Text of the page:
Wood Cookstove: Heating Baths on the Family Farm
When I was growing up, Saturday night was time for a bath, but you didn’t just turn on the faucet. Water was pumped and carried in from the well and heated, either in the reservoir on the back of the wood cookstove or on the heating stove. Cobs – often picked up after the hogs had eaten the corn off – wood or coal were burned in the stove, and all had to be carried in. Water was put in a round galvanized tub beside the stove. Once my brother got too close and burned his backside. I wonder if he still has a scar.
Our wood cookstove had other uses than baking. My dad often warmed his feet on the open door. Many mornings I would wake up to the baa of a lamb, the squeal of little pigs or the peep of baby chicks, all of which needed to be warmed to survive. Occasionally a new calf might need to be warmed up too.
There were no snow days at our school. Since we lived some distance away, when the roads were blocked with snow, Dad hitched Bonnie and Bell-our team of black horses-to the bobsled and put lots of straw in it. Mother heated a soapstone to keep our feet warm and wrapped us in a horsehide robe. Dad donned his heavy sheepskin coat and heavy mittens and we were off over the drifts. We never missed a day.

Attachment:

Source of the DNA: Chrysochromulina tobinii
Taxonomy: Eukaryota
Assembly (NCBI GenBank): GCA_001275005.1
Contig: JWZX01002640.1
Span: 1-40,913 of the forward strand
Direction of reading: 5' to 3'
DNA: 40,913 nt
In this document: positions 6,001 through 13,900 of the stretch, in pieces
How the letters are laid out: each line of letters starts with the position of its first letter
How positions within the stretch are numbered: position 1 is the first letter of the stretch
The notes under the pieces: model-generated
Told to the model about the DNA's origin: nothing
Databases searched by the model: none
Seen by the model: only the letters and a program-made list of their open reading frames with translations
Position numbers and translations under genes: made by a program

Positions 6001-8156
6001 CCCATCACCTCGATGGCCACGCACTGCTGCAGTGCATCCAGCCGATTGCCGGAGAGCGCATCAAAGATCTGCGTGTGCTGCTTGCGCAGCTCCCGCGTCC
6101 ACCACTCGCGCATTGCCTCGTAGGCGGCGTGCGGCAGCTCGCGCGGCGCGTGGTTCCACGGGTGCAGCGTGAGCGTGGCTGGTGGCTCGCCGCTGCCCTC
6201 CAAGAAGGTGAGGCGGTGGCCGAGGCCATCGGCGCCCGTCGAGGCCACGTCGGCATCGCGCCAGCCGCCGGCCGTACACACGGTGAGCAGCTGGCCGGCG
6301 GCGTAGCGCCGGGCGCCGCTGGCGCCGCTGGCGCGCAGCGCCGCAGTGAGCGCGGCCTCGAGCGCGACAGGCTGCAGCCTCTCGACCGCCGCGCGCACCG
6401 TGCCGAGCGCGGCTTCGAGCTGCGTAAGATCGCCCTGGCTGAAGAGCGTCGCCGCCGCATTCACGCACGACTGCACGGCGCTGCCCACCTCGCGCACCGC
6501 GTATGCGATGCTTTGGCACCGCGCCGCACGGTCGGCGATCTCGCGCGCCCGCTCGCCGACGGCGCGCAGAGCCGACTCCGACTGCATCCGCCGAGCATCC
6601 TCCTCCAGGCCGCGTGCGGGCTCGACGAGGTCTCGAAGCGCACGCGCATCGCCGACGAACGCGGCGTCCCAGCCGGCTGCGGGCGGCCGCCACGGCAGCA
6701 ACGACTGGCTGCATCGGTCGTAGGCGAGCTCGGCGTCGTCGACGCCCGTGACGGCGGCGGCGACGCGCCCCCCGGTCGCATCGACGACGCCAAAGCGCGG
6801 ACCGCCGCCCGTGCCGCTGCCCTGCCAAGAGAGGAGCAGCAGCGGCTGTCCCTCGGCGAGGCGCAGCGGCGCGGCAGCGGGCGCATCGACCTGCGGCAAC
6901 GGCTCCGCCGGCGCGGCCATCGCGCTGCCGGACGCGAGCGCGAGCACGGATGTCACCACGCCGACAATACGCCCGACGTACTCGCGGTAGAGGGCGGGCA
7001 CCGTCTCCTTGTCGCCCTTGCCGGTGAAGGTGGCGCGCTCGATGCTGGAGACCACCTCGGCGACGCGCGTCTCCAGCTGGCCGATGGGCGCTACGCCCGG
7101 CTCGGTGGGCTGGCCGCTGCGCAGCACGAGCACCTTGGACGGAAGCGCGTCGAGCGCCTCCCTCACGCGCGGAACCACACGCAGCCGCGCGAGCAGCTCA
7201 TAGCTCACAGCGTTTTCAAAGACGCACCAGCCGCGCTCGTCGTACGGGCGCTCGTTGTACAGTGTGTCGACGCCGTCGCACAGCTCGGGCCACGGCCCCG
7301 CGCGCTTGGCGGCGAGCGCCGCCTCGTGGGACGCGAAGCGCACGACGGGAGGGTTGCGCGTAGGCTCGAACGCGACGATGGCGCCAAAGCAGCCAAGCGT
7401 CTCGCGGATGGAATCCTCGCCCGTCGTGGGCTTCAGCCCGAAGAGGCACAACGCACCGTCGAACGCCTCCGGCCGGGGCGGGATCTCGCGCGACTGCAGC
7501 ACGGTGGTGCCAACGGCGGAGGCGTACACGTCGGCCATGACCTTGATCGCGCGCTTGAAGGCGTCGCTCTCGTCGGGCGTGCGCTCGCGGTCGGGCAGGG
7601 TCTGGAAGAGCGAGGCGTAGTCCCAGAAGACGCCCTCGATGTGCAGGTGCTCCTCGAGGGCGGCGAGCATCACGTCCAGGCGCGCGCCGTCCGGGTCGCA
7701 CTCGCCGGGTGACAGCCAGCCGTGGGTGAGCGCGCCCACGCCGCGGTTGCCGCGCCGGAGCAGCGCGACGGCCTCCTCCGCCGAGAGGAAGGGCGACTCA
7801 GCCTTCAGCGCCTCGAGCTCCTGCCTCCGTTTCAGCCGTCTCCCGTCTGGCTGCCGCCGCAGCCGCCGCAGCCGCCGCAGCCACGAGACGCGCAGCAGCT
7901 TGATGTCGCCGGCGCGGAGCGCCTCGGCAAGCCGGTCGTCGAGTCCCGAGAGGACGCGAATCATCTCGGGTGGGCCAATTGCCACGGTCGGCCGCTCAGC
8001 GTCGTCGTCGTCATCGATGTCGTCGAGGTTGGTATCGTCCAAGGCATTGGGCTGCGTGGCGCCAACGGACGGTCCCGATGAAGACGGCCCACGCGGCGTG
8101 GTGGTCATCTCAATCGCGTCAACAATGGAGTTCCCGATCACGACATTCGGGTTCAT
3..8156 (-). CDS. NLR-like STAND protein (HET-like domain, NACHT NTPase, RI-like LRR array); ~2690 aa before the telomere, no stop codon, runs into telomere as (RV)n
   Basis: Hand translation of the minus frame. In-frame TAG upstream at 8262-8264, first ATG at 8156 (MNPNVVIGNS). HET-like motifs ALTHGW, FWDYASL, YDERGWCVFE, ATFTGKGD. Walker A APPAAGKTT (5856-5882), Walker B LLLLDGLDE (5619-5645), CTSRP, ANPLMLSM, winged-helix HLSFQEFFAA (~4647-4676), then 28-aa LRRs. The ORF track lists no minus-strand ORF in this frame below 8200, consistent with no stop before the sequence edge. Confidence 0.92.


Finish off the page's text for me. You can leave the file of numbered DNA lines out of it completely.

New Hampton, Iowa
Back in 1955 a call went out from the editors of the then Capper’s Weekly asking for readers to send in articles on true pioneers. Hundreds of letters came pouring in from early settlers and their children, many now in their 80s and 90s, and from grandchildren of settlers, all with tales to tell. So many articles were received that a decision was made to create a book, and in 1956, the first My Folks title – My Folks Came in a Covered Wagon – hit the shelves. Nine other books have since been published in the My Folks series, all filled to the brim with true tales from Capper’s readers, and we are proud to make those stories available to our growing online community.
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